PEOPLE v. McNEESE.
Defendant was charged in two counts with violation of section 288 of the Penal Code, and in another count with violation of section 286 of the Penal Code (infamous crime against nature). He admitted an allegation in the information that he had been convicted previously of a felony. Trial by jury was waived. He was convicted on the three counts. Although his notice of appeal states that he appeals from ‘the judgment,’ it will be assumed that he appeals from each of the three judgments. His contention is that the evidence was insufficient.
The complaining witness, a boy 13 years of age, resided with his parents. On three occasions, with the consent of his parents and upon the invitation of defendant, the boy stayed overnight at the home of defendant and slept in a bed with him. In his testimony the boy related facts which were sufficient to prove that defendant violated said section 288 on the two occasions alleged and that he violated said section 286 as alleged.
Appellant contends that the testimony of the boy was of little or no value because he had a motive to make a false accusation, he had been ‘coached’ as a witness, he was impeached, and there was no corroboration of his testimony. The alleged motive, according to appellant, was that the boy's father and the appellant (who had been friends about four months) had had an argument two or three weeks after the last alleged offense occurred. The alleged coaching, according to appellant, was that the dates of the occurrences had been suggested to the boy. Appellant asserts that the boy was impeached, in that, he testified at the trial that he did not ask his father or mother for permission to visit appellant but it was appellant who asked the parents for such permission, and he testified at the preliminary examination that on one occasion he (the boy) asked his mother for permission and on another occasion he asked his father for permission. As to corroboration, appellant asserts in his brief that he does not contend that there is a legal necessity for corroboration of the boy's testimony, but he does contend that the lack of corroboration taken in connection with the other factors, namely, the alleged motive, coaching, and impeachment, ‘would discredit the testimony of the complaining witness.’ A brother of the complaining witness, 10 years of age, testified that on two occasions he stayed all night at appellant's home and that he, his brother, and appellant slept in a room in which there were twin beds, and that on those occasions his brother and appellant slept in one bed and he slept in another bed. Appellant testified that the complaining witness stayed all night at his home on two occasions, and that on the first occasion he and the complaining witness were in the same bed for a while, and on the second occasion they slept in the same bed. The matters as to corroboration, alleged motive, coaching, and impeachment were for the consideration of the trial judge in determining the weight to be given to the testimony of the witness. A recital of the details of the testimony would not serve a useful purpose. Factual issues were presented for the determination of the trial court. The evidence was sufficient to support the judgments.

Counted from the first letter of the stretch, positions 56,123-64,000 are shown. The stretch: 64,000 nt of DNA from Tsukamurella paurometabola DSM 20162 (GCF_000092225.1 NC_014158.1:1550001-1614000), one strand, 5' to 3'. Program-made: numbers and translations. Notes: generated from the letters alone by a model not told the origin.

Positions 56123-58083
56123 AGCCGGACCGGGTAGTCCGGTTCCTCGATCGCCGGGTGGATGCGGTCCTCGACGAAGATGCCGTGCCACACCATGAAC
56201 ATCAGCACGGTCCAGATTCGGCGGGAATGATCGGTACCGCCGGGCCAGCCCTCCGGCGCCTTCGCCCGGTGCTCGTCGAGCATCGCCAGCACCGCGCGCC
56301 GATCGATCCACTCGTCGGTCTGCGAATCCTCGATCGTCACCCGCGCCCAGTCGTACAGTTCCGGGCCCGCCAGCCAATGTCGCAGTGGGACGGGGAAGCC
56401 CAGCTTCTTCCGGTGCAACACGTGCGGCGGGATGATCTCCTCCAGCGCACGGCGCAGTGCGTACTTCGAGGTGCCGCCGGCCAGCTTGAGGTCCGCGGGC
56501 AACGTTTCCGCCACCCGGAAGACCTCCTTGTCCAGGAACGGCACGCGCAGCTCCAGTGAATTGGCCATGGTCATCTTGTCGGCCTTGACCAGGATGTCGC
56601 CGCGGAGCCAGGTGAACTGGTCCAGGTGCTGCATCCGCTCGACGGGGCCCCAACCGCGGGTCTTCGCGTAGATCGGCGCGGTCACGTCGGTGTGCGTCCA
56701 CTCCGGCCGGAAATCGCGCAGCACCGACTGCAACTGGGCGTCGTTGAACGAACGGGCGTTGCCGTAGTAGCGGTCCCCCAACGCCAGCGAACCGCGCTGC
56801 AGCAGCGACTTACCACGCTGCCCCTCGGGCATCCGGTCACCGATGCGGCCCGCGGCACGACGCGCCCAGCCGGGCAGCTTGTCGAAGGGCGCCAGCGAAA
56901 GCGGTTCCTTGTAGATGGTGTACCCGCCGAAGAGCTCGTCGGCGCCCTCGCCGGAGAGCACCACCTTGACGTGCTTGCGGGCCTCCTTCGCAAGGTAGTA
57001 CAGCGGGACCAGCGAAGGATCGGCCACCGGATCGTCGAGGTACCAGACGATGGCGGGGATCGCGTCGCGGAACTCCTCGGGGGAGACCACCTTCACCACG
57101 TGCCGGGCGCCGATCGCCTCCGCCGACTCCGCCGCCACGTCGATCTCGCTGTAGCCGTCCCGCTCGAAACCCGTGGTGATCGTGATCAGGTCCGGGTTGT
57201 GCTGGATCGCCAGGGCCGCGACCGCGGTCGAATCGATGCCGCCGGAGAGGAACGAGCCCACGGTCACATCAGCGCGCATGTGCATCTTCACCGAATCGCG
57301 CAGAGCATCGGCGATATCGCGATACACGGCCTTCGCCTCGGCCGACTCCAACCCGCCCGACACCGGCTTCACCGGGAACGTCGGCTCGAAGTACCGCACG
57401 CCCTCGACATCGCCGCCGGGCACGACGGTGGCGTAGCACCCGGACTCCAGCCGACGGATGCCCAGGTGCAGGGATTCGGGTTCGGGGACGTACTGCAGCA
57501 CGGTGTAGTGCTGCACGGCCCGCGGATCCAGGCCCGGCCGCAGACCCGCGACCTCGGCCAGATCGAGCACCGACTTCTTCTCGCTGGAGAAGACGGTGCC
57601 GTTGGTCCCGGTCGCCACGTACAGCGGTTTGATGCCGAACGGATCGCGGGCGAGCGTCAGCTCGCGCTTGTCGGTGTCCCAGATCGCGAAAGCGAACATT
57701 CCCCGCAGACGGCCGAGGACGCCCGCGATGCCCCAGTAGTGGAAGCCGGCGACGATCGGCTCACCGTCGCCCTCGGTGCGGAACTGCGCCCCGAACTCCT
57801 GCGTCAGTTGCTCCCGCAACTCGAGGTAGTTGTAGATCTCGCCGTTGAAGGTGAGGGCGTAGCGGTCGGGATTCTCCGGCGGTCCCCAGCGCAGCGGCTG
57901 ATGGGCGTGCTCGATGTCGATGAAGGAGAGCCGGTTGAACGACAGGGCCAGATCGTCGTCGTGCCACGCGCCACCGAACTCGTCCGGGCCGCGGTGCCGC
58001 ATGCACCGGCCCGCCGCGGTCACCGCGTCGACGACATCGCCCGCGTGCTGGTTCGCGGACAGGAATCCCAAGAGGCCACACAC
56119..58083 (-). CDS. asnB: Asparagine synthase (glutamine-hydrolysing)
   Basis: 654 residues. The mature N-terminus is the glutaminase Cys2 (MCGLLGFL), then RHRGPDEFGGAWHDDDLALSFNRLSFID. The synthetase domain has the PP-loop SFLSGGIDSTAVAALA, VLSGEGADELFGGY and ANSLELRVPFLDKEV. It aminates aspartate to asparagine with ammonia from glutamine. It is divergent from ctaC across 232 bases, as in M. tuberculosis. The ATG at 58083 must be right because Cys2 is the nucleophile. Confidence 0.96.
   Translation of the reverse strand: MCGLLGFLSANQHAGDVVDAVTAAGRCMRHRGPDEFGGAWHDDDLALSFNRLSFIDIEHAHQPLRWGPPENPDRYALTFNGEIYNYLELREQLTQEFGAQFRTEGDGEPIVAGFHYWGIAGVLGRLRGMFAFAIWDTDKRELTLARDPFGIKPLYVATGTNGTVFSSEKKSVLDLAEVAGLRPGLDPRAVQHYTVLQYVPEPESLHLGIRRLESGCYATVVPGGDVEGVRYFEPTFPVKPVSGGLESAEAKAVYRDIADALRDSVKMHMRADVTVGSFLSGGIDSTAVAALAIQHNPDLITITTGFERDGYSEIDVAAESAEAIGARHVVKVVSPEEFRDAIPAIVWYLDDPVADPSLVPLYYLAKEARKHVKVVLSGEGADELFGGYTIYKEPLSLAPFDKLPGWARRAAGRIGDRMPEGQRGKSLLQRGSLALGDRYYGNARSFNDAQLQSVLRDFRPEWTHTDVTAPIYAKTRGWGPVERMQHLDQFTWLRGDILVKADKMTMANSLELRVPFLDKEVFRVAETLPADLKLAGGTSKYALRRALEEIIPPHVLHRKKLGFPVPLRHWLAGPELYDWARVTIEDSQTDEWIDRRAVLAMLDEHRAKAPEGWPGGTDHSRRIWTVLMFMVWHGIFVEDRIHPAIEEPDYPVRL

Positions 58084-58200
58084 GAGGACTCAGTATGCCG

The judgments are affirmed.
PARKER WOOD, Justice.
SHINN, P. J., and VALLÉE, J., concur.